A fragile memory: turn of the century glass negatives from Providence Public Library’s Special Collections Department

FOR IMMEDIATE RELEASE – Photography Exhibition and Lectures

A fragile memory: turn of the century glass negatives from Providence Public Library’s Special Collections Department

Monday, June 1st – Saturday, June 27th 2009
Opening Reception June 1st, 6-8pm

Providence Public Library
Special Collections Exhibition Hall
150 Empire Street
Providence RI 02903

Over one thousand glass plate negatives have long lain forgotten in the Special Collections of the Providence Public Library. Now a select handful of them will be hand printed and revealed to the public eye, possibly for the very first time. The project was conceived and curated by Agata Michalowska and was brought to bear through a close collaboration with local photographers working out of the AS220 Paul Krot Community Darkrooms. Around two dozen plates will be printed and exhibited along with a selection of glass negatives. The plates represent a wide range of topics including portraits of wealthy Rhode Island families, interiors of textile factories, and landscapes of New England. These glass negatives constitute a cabinet of wonders and a glimpse of a world long past.

Michalowska, the Special Collections, and AS220 Darkrooms hope the editions will offer the community a valuable resource and that additionally, sales of the photographs, might help provide financially for the long term archival storage of these delicate plates.  An edition of the prints is also being donated to AS220’s Darkroom Program and a number of these will be part of the biennial Photo Lottery fundraiser returning to AS220 this May 30th.

During the opening reception, James DaMico and Richard Ring will lend their expertise to help us further imagine the stories these photographs quietly suggest. DaMico, the Rhode Island Historical Society’s Graphics Archivist, will talk about the technical development of photography with his presentation “Glass plate negatives: A Look at a 19th Century Photographic Innovation”.  DaMico will also discuss how Rhode Island photographers, both amateur and professional, were making use of the glass plate technology. Richard Ring, Providence’s Special Collections Librarian, will offer us an informed historical perspective on the city at the dawn of the twentieth century with his presentation, “The Beehive of Industry: Providence in the Late Victorian Era, 1890-1910”. The contemporary use of the glass plate technique will be presented by Paul Taylor, a Master Photogravure Plate Maker, Director of Renaissance Press and a instructor at Rhode Island School of Design. Taylor will exhibit glass negatives and prints that he made of New England landscapes. That evening additional artifacts of photography will be shown, including a turn of the century camera and a magic lantern together with glass slides.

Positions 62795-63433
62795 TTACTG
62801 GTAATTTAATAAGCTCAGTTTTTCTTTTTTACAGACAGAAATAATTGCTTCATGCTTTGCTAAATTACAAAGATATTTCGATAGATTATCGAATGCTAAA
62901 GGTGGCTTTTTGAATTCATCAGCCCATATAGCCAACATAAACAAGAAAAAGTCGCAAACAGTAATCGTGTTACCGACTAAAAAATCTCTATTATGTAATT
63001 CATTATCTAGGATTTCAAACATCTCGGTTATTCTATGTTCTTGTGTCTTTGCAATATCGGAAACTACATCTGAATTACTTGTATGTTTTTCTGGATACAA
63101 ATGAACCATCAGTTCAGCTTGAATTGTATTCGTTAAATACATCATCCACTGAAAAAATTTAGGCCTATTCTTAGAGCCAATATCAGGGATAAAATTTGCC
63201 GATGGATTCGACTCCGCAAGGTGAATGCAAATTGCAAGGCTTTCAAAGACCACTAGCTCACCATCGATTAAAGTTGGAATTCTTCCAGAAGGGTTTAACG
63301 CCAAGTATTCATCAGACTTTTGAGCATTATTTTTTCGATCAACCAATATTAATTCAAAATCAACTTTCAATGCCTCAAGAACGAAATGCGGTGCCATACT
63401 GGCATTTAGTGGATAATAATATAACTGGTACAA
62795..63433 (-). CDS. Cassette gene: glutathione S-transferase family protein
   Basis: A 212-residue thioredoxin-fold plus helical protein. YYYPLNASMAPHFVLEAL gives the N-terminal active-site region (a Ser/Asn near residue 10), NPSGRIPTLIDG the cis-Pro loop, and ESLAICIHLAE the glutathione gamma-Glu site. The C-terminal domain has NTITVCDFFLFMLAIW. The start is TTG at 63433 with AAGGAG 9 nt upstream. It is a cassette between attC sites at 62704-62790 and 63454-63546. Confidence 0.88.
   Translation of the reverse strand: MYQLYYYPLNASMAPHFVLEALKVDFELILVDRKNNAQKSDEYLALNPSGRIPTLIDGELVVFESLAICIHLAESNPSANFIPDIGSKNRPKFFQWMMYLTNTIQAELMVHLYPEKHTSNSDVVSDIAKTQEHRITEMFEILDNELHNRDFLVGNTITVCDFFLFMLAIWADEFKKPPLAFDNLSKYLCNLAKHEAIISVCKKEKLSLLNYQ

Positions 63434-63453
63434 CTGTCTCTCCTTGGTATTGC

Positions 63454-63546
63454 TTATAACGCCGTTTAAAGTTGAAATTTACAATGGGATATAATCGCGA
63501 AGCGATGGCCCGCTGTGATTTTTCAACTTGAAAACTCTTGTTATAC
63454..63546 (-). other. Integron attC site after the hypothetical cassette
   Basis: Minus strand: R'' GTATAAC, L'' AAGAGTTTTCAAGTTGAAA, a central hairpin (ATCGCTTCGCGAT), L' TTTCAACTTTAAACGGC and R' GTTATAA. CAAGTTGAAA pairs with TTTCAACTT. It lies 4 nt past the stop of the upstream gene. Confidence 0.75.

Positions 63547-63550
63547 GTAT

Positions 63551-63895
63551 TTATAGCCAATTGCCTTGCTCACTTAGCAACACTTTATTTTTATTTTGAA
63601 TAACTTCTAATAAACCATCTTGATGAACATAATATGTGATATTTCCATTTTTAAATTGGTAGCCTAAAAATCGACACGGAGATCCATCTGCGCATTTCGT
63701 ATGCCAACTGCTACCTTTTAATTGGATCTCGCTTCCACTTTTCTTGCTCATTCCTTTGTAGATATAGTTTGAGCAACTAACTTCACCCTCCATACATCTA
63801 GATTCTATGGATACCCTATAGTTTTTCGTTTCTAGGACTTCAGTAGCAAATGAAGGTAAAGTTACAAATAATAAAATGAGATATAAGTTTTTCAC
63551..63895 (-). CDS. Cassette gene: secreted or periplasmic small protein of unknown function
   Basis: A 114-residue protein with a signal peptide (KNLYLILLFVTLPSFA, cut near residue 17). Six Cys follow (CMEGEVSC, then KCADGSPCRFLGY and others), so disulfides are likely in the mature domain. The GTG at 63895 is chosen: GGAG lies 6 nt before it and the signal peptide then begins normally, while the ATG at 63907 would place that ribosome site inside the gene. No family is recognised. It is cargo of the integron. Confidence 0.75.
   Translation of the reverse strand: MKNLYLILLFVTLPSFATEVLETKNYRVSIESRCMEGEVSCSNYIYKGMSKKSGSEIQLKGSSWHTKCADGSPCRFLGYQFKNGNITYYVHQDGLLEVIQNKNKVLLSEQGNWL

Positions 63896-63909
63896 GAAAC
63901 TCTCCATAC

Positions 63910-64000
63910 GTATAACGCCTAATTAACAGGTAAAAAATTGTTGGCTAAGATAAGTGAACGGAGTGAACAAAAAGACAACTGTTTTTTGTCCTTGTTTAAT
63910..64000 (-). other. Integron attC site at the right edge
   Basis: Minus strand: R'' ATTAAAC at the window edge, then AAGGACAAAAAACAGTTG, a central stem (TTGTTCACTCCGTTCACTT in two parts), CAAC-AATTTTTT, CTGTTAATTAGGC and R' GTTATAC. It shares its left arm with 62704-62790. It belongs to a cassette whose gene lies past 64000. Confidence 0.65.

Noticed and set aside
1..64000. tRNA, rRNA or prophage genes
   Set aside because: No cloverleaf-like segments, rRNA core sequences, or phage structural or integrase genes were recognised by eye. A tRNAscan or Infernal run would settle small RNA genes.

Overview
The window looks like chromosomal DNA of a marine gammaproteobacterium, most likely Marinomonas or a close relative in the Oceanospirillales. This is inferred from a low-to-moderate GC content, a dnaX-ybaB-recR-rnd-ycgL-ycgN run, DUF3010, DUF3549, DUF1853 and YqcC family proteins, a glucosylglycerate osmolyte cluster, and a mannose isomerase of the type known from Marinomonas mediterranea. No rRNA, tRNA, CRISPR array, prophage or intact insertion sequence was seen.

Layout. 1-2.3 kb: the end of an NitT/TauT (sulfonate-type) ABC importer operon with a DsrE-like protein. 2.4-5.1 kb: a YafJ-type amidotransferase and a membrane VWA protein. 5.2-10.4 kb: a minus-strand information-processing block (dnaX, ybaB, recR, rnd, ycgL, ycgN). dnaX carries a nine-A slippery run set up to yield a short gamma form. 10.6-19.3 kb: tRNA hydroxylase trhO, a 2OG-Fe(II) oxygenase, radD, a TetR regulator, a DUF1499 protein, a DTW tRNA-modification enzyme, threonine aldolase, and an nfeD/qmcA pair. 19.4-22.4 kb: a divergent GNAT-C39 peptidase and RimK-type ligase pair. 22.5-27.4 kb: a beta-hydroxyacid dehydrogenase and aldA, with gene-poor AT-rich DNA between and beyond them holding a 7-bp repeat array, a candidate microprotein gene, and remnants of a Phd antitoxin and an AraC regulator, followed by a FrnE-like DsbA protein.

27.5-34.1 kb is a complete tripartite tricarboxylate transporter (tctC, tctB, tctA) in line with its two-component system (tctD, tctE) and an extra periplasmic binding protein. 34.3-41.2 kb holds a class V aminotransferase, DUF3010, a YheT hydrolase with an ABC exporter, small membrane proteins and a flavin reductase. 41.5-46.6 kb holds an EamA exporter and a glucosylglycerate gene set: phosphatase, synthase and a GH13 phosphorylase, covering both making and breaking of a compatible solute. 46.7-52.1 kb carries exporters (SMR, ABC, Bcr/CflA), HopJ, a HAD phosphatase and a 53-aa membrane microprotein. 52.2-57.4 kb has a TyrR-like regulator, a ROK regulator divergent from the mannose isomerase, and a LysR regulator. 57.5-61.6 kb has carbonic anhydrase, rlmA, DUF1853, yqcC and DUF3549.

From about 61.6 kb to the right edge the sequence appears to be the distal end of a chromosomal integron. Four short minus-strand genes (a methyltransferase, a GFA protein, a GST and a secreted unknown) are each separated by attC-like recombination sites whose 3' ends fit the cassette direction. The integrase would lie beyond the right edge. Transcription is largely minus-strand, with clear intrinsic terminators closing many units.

AS220’s Paul Krot Community Darkrooms are the only public B&W facilities in Rhode Island.  Their mission includes accessibility for all artists, affordable space, and providing low and no-cost educational opportunities. The Special Collections department houses over 40,000 books, posters, pamphlets, photographs, broadsides, manuscripts, and other artifacts in an attempt to preserve, augment, and provide public access to these collections.

For more information about this free event, please contact:

Agata Michalowska
curator, “A fragile memory” project

Richard J. Ring
Special Collections Librarian


Teaching Experience

What’s in your stacks? An introduction to identifying and caring for your audio-visual materials

June 20, 2008, Aldrich House, Rhode Island Historical Society

Sponsored by the New England Archivists and the Rhode Island Historical Society

Within the last 150 years, we have witnessed an unprecedented technological revolution that has enriched the written word and added to the collective cultural memory. Beginning with Joseph Nicéphore Niépce’s invention of photography in 1826, Thomas Edison’s phonograph in 1877, the Lumiere brothers’ Cinématographe in 1895 and Valdemar Poulsen’s Telegraphone in 1900, society has been able to capture human emotion, history, tradition, cultural identity, and evidence of wrong doing and accomplishment in a richer, fuller way.

The development of civilizations has taken place because of the human need to document and preserve those documents for future generations to learn from. Unlike paper documents, which have a life expectancy of at least one hundred years, audio-visual material recorded on magnetic tape has approximately a fifty-year life span.

In this workshop, the archivist will learn how to, in hands on practice, identify audio and videotape formats, causes of decay and physical changes to the media. The storage and handling of tape, choices of reformatting, and resources to consult for further information will also be addressed.

Who should attend?

This workshop is for archivists who have little to no experience with audio-visual material and are looking for an introductory course.

What’s in your Stacks? An introduction to identifying and caring for your audio-visual materials PowerPoint presentation